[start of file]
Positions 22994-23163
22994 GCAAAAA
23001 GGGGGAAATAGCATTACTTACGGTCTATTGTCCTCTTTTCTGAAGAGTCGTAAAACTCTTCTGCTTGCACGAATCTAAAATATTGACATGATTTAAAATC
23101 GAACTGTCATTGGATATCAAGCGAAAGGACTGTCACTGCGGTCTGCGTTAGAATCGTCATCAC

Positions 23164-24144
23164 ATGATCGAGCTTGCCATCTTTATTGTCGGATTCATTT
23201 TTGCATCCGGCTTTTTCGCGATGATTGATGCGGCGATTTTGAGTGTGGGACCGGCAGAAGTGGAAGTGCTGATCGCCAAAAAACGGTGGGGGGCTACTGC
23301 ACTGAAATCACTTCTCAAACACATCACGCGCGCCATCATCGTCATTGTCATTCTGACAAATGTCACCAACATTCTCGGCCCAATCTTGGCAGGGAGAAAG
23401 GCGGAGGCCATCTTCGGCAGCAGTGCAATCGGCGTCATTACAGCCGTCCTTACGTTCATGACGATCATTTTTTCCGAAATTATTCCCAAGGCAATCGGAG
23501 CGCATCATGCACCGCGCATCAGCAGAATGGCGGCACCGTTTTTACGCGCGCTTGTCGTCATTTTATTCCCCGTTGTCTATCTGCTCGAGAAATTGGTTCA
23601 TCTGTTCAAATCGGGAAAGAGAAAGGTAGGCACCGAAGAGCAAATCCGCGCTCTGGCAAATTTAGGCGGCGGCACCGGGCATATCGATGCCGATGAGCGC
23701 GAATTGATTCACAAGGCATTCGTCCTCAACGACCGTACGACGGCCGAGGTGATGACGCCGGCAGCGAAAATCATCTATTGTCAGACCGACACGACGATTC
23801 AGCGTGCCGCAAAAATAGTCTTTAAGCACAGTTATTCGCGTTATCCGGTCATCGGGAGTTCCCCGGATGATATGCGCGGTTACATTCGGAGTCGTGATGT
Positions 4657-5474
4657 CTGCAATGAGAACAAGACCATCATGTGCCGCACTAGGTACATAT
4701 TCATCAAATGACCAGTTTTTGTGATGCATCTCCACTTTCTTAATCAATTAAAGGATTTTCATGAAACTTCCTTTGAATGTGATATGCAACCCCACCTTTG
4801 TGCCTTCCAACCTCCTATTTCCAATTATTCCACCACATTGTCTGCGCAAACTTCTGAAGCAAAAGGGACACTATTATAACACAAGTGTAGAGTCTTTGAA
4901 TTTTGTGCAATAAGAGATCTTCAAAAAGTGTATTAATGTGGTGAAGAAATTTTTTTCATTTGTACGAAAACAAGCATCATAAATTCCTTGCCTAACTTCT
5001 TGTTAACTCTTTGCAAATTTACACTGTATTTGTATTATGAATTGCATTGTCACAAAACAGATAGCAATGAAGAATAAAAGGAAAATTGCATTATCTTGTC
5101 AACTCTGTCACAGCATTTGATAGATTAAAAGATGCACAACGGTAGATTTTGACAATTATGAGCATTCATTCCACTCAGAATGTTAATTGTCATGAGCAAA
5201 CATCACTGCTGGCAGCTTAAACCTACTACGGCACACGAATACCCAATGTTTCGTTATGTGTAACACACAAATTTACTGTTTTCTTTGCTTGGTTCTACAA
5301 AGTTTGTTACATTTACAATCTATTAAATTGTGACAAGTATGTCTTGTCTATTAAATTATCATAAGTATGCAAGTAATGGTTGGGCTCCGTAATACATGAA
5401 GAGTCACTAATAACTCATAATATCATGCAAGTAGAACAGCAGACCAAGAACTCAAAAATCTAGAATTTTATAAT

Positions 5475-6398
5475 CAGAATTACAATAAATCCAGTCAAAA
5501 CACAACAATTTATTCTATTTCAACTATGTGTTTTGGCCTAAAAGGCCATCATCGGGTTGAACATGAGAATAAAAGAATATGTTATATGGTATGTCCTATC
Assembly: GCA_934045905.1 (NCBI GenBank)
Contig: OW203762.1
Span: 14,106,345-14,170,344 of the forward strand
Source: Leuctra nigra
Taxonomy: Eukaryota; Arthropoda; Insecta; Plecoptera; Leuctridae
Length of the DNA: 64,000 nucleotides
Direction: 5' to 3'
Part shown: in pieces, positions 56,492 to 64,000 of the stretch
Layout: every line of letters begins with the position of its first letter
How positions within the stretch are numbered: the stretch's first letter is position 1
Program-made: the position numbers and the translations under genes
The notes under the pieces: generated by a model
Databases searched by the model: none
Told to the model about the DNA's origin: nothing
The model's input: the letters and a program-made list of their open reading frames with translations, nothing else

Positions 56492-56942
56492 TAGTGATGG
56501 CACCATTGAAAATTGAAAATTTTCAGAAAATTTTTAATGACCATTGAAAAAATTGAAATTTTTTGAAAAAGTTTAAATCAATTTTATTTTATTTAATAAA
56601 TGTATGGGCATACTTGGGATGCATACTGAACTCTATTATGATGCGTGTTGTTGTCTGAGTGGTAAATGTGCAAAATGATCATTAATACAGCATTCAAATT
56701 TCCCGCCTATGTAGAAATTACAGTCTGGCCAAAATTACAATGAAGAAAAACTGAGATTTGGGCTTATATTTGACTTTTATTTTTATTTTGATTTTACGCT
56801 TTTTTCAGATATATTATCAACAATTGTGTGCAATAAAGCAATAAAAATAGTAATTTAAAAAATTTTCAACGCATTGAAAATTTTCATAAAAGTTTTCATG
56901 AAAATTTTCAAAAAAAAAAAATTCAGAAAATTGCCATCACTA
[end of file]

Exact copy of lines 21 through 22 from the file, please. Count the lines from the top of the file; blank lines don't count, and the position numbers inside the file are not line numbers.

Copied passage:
5201 CATCACTGCTGGCAGCTTAAACCTACTACGGCACACGAATACCCAATGTTTCGTTATGTGTAACACACAAATTTACTGTTTTCTTTGCTTGGTTCTACAA
5301 AGTTTGTTACATTTACAATCTATTAAATTGTGACAAGTATGTCTTGTCTATTAAATTATCATAAGTATGCAAGTAATGGTTGGGCTCCGTAATACATGAA